Saturday July 18, 2015
Does a Change of Heart Change the Status Quo? Thoughts on Atticus, Gladwell and Dickens
A good read in the wake of the Atticus Finch revelations in “To Set a Watchman” is Malcolm Gladwell's 2009 article, “The Courthouse Ring,” about progressive moderates like Big Jim Folsom, a two-term governor of Alabama in the early 1950s, and how such moderates vanished from the stage in the strident aftermath of the Brown v. Board of Education ruling. Gladwell suggests that Atticus Finch was similar to Folsom in that he didn't want to change the system; he just wanted to change people's hearts.
“He's not Thurgood Marshall looking for racial salvation through the law,” Gladwell writes. “He's Jim Folsom, looking for racial salvation through hearts and minds.”
Gladwell's reading of the pro-jurisprudence Atticus of “Mockingbird,” in other words, anticipates the anti-Brown Atticus of “Watchman.”
All well and good. But I don't know how much I agree with Gladwell's criticism of moderates in general. He extrapolates beyond Atticus and Folsom, and brings in George Orwell's classic criticism of Charles Dickens. Orwell suggested that Dickens disapproved of “Dickensian” conditions without suggesting (or even desiring?) a change in the status quo. It's really one of the classic arguments of the left: Is the problem corrupt men or a corrupt system? And if you change the hearts of corrupt men, can that change the heart of a corrupt system?
Here's the quote I disagree with:
[Dickens] believed in the power of changing hearts, and that's what you believe in, Orwell says, if you “do not wish to endanger the status quo.”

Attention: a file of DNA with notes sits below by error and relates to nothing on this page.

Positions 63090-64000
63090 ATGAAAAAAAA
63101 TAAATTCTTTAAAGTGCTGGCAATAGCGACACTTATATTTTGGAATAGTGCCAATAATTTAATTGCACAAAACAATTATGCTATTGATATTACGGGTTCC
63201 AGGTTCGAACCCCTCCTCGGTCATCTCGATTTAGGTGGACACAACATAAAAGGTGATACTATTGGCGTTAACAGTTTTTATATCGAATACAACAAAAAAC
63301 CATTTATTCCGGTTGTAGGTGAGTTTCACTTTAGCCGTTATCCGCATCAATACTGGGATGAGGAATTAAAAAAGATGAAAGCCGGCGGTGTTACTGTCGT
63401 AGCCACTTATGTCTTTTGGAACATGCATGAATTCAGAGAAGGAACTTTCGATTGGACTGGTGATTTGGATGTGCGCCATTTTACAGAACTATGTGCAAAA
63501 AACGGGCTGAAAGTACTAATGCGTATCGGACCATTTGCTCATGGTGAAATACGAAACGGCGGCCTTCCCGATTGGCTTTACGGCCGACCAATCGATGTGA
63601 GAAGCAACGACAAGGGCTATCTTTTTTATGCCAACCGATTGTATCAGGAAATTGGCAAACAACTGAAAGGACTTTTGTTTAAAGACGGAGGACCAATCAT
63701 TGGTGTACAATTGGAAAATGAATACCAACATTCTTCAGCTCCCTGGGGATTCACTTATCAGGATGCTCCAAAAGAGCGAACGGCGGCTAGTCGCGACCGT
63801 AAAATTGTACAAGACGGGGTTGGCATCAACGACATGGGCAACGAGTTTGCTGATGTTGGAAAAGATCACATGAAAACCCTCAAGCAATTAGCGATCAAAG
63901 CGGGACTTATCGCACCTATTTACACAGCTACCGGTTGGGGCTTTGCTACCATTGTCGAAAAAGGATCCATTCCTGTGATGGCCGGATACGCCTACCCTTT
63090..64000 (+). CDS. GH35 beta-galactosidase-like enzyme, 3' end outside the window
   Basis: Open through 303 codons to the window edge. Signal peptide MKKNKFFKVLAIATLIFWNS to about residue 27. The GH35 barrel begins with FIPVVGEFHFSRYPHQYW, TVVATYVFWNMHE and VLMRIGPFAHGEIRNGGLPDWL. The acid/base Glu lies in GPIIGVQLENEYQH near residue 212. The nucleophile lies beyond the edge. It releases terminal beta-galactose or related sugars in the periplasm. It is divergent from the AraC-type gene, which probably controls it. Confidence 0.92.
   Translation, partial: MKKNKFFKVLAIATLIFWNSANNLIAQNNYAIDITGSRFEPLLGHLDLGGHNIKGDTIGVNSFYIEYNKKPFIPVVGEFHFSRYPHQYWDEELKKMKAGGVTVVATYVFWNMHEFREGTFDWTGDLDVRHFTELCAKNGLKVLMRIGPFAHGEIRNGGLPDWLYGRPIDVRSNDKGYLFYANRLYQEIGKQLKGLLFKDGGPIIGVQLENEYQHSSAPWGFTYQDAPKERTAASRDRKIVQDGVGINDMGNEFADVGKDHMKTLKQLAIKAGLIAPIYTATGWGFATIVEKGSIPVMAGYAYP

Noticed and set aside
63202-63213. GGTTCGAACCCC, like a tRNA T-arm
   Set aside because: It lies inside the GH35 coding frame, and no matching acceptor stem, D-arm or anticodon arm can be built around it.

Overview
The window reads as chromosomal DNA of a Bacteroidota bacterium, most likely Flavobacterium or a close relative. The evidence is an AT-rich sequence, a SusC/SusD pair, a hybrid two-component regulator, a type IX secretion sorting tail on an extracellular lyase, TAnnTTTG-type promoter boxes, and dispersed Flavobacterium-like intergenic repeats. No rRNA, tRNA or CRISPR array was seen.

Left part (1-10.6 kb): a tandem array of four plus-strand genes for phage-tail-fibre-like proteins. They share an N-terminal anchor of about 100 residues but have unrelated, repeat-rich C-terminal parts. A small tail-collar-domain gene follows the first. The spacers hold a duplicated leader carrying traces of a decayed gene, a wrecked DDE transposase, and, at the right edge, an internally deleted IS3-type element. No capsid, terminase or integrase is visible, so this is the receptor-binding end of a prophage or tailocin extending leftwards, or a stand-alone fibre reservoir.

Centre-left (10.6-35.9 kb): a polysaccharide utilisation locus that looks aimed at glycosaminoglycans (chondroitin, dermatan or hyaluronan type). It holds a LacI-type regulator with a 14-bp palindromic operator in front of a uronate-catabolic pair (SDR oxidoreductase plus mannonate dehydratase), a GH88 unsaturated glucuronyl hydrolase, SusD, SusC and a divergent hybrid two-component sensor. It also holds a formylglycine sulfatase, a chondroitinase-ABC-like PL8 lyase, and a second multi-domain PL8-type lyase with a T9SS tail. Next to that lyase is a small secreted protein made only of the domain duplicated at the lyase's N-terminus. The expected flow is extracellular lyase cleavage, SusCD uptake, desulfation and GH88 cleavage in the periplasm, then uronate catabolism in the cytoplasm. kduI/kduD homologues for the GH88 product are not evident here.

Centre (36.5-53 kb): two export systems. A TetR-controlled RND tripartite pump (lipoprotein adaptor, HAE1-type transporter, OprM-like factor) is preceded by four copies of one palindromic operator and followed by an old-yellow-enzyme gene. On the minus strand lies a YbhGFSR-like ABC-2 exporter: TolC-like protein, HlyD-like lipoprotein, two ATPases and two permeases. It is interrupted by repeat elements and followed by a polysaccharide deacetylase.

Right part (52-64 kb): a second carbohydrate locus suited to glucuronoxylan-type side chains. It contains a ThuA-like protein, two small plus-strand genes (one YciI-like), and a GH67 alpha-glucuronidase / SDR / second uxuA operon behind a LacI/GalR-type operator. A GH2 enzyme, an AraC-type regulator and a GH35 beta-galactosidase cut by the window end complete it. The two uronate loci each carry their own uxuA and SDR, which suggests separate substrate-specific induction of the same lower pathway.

I think that goes too far. Ten years ago, the issue of gay marriage was such a boon to the far right that the GOP put gay-marriage bans on state ballots to get out the vote for major elections; to get out their kind of people. And it worked. Folks in Oregon and Michigan and Georgia and Ohio voted to ban gay marriage. Ten years later? The opposite. From 2005 to 2015, there was a 20-percentage-point progressive shift in how Americans felt about gay marriage. Why? I would suggest that enough gay people came out to enough people who loved them that those people had a change of heart. And that change of heart changed the status quo. And that's why we are where we are.
But the above discussion also points out the danger we're in post-Obergefell. Progressives won that battle, just as, generations earlier, they won the battles over Brown, and Loving, and the 1964 Civil Rights Act and the 1965 Voting Rights Act. Progressives won all of those battles but they lost the war to Nixon, and then Reagan, as the politics of resentment trumped the politics of inclusion. Social progress couldn't be turned back but economic progress could. As a result, in my lifetime, we've had social progress (Brown, et al.) but economic regress (a movement toward oligarchy). And if that happened again now? After Obergefell? I doubt the middle class could take it.